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Herbicide use in Argentina has soared with the introduction of GMO crop varieties. Photo: Santiago Nicolau via Flickr.
Herbicide use in Argentina has soared with the introduction of GMO crop varieties. Photo: Santiago Nicolau via Flickr.
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Cancer deaths double in Argentina's GMO agribusiness areas

Lawrence Woodward

24th August 2014

Sharply increased levels of crop spraying in Argentina's most intensively farmed areas have resulted in a public health disaster, writes Lawrence Woodward, with large increases in cancer incidence. And it's all the result of the widespread use of GMO crops engineered for herbicide resistance.

What we have complained about for years was confirmed ... Cancer cases are multiplying as never before in areas with massive use of pesticides.

A report by the Ministry of Health in Córdoba, Argentina reveals that deaths from cancerous tumours are double the national average in areas where genetically engineered crops are grown and agro-chemicals are used.

This comprehensive report documented five years of information on cancer cases in the province.

It provides more evidence that, far from being the miracle it is claimed to be, industrial, GMO driven cropping is turning into a public health hell.  

The highest rate of death occurs in the 'pampa gringa' area, where most GMO crops are grown and most agrochemicals are used.

The 'pampa gringa' makes up the whole of the east of Córdoba province and is its premier agricultural region.

The provincial average for cancer deaths is 158 per 100,000 inhabitants but in four of the 'pampa gringa' departments the death rates are much higher - ranging from 216 to nearly 230.

Other intensive agriculture regions in Córdoba also have cancer deaths well above the provincial and national average - ranging from 180-201 per 100,000 inhabitants.

Cancer multiplying 'as never before' through pesticide link

The 'Report on Cancer in Córdoba 2004-2009' is the culmination of an official investigation and was prepared by the Provincial Tumour Registry and the Department of Statistics and Census.

But its recent publication has reignited criticism from doctors and researchers about the government delays and unwillingness to take action.

Dr. Medardo Avila Vazquez of the University Network for Environment and Health (Reduas) said:

"What we have complained about for years was confirmed and especially what doctors say about the sprayed towns and areas affected by industrial agriculture. Cancer cases are multiplying as never before in areas with massive use of pesticides."

Dr. Fernando Manas of the Genetics and Environmental Mutagenesis Group at the National University of Rio Cuarto, is investigating the effect of agrochemicals. He doesn't think the cancer cases in agricultural areas are a coincidence.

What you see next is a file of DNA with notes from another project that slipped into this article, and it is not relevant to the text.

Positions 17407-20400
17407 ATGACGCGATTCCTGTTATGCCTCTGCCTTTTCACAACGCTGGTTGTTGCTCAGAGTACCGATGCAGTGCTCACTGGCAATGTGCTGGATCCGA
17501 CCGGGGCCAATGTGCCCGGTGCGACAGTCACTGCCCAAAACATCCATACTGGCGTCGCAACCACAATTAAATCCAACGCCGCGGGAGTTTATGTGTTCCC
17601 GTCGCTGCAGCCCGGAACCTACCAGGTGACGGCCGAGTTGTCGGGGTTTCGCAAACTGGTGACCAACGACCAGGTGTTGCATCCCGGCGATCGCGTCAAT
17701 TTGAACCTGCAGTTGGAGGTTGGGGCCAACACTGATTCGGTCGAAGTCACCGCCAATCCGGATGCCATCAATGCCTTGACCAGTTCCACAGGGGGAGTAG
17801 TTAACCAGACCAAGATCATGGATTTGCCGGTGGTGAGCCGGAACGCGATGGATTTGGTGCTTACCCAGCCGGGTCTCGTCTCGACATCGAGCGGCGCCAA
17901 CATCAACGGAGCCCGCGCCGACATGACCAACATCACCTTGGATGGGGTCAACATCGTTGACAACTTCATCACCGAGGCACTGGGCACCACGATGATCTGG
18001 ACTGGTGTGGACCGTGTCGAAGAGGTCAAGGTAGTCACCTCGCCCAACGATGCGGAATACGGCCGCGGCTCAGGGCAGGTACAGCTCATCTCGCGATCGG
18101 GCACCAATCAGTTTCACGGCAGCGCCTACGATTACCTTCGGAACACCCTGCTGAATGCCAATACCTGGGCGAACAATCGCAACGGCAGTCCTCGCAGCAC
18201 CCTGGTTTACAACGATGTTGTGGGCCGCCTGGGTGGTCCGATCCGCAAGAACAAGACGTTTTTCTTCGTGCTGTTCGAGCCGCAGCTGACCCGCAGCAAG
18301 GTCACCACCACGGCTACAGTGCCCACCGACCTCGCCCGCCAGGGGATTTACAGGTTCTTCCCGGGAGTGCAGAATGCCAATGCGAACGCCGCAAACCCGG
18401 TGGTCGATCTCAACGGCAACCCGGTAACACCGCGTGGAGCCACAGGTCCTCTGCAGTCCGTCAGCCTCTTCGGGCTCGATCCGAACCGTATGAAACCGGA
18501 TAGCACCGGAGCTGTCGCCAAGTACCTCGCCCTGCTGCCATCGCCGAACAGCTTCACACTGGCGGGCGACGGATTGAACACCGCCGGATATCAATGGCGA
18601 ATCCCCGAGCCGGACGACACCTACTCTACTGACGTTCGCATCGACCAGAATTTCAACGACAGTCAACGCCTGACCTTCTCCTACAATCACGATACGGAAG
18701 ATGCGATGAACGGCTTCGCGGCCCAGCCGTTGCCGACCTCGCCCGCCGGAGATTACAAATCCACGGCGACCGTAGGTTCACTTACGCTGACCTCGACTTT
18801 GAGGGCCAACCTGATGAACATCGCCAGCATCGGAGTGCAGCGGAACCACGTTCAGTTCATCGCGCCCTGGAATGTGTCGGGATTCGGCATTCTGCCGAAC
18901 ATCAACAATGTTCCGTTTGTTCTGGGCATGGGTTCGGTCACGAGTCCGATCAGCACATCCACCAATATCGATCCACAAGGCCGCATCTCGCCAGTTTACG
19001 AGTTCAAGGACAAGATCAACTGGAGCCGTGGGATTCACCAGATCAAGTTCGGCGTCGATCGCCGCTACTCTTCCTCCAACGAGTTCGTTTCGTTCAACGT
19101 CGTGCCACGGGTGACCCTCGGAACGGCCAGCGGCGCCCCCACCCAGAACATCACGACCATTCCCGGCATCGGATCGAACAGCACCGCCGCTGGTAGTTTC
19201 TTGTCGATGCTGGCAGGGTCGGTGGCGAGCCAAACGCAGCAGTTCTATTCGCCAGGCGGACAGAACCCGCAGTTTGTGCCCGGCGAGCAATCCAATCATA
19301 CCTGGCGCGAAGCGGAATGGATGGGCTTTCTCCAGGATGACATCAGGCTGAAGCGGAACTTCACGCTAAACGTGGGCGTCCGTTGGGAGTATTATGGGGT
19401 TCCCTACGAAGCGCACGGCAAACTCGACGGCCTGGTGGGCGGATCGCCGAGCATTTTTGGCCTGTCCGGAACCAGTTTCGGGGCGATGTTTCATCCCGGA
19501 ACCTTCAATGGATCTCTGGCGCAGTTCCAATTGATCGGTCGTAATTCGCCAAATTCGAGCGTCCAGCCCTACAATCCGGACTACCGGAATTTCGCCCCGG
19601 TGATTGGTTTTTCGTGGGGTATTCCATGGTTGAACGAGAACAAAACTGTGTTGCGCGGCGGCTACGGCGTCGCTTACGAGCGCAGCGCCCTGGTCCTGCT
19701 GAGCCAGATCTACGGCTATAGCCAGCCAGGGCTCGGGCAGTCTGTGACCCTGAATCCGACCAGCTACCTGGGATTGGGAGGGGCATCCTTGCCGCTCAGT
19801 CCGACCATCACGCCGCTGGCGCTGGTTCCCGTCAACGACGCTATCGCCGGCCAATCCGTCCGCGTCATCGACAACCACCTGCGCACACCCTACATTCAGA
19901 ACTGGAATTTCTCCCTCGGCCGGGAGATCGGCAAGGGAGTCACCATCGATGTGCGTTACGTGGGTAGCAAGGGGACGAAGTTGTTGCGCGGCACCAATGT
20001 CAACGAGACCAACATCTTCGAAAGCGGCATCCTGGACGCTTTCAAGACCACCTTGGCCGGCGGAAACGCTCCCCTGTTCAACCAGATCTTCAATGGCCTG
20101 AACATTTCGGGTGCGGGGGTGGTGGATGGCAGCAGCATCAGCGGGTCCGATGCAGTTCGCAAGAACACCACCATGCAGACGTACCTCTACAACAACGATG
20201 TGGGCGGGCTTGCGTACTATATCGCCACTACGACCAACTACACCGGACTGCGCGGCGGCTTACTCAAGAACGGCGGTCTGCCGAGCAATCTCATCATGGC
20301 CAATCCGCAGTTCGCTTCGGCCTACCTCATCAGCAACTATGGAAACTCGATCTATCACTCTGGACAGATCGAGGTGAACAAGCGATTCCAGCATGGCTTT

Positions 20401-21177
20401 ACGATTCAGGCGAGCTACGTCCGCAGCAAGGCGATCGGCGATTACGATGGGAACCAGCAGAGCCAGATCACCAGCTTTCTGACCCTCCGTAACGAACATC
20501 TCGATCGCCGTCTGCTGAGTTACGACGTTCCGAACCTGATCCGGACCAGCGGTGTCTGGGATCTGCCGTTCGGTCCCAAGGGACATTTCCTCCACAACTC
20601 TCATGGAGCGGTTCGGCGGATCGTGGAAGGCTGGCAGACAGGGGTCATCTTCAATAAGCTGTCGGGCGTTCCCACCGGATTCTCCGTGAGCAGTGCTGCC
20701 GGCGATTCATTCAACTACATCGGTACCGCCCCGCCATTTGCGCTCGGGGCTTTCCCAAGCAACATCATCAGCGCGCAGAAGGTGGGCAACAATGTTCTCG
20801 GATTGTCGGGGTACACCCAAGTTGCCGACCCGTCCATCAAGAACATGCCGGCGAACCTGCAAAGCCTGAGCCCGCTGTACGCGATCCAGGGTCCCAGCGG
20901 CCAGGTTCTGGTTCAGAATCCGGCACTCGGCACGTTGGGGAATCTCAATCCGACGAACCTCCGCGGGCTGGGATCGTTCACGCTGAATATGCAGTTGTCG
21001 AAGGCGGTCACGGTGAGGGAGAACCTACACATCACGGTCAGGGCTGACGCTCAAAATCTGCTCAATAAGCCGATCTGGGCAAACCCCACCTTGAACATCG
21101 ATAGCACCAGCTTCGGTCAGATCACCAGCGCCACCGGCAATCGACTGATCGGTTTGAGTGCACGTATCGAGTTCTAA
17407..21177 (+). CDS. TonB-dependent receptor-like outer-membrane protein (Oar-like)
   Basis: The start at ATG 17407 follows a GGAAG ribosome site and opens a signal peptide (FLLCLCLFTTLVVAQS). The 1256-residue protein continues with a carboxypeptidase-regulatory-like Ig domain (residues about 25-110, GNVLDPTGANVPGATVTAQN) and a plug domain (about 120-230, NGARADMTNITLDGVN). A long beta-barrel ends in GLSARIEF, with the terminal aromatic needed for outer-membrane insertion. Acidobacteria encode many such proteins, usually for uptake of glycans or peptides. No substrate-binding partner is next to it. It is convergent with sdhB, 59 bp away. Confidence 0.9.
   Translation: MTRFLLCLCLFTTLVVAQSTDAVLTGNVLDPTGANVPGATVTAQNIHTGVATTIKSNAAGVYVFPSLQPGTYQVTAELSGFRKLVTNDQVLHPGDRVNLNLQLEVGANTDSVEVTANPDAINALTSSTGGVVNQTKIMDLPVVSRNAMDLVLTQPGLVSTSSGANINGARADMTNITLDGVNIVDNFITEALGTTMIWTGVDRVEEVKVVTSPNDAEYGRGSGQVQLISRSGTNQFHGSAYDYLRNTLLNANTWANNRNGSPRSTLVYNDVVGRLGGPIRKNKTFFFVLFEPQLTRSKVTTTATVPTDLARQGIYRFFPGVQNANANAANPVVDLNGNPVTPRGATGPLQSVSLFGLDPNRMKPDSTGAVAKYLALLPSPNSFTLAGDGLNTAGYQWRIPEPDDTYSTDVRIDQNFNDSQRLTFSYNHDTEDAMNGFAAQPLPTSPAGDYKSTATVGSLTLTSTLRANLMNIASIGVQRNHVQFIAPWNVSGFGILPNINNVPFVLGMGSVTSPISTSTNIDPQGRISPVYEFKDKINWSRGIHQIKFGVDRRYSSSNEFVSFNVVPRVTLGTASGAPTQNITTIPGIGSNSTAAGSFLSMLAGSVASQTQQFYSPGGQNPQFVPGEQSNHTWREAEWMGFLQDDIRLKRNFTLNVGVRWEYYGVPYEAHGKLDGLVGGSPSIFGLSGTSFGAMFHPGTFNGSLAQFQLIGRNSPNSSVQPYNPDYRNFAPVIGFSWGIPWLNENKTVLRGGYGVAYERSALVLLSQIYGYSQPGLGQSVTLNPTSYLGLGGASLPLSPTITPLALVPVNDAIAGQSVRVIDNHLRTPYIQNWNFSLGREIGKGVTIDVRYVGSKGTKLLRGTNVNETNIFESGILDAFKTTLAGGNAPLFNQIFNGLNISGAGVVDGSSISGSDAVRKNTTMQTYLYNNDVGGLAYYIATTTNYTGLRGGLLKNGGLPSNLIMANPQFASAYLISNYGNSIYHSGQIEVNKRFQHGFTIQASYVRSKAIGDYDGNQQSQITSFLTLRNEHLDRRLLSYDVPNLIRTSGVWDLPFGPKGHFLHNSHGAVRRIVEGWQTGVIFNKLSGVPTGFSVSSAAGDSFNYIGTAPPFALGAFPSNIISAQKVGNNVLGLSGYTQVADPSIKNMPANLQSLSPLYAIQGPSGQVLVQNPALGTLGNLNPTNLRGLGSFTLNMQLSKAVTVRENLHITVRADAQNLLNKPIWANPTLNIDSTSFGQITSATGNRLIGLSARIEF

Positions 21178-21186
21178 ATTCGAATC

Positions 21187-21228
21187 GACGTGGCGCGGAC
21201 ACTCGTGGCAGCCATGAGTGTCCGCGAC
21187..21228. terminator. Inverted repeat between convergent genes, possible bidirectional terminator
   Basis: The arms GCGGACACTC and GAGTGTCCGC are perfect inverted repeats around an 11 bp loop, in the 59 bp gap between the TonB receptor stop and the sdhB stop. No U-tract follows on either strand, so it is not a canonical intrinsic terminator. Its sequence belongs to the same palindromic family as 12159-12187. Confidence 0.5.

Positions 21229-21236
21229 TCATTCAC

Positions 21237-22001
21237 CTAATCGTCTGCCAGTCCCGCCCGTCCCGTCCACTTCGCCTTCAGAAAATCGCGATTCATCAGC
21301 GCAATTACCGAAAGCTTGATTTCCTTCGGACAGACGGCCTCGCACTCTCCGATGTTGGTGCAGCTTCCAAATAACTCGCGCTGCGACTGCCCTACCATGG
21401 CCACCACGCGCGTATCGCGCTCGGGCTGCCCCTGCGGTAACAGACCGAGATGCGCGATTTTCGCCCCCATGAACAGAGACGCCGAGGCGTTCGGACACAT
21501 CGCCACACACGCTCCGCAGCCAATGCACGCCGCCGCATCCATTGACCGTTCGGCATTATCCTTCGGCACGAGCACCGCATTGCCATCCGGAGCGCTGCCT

Researchers at Río Cuarto have studied the people of Córdoba for eight years and have confirmed, in fifteen scientific publications, that people exposed to pesticides suffer genetic damage and are more prone to cancer.

Manas points out that glyphosate - the herbicide that underpins most GMO cropping - and its major degradation product, AMPA have been detected in lakes, soils, and even in rainwater in these most affected regions.

Government and industry refuse to act

Damian Verzeñassi, a doctor and professor of social and environmental health at the Faculty of Medical Sciences in Rosario, says:

"The study of Córdoba matches the surveys we conducted in eighteen industrial agriculture areas. Cancer has skyrocketed in the last fifteen years."

He is scathing about the failure of government and industry to take preventative action:

"They keep demanding studies on something that is already proven and do not take urgent measures to protect the population. There is ample evidence that the agricultural model has health consequences, we are talking about a production model that is a huge public health problem."

Avila Vasquez demands urgent government action to prohibit aerial spraying, ensure that no terrestrial applications are made within 1,000 meters of houses, and to prohibit the use of agro-chemicals and spraying machinery in urban areas.

But these could only be initial measures to curb the excessive and extreme use of pesticides which is blighting the health of Argentina.

The only real long term solution is to change the GMO driven, intensive, industrial agricultural system that Argentina and other countries have become wedded to and to put in place a genuinely sustainable, agro-ecological alternative.

 


 

Lawrence Woodward is founder and director of GM Education, where this article was originally published.

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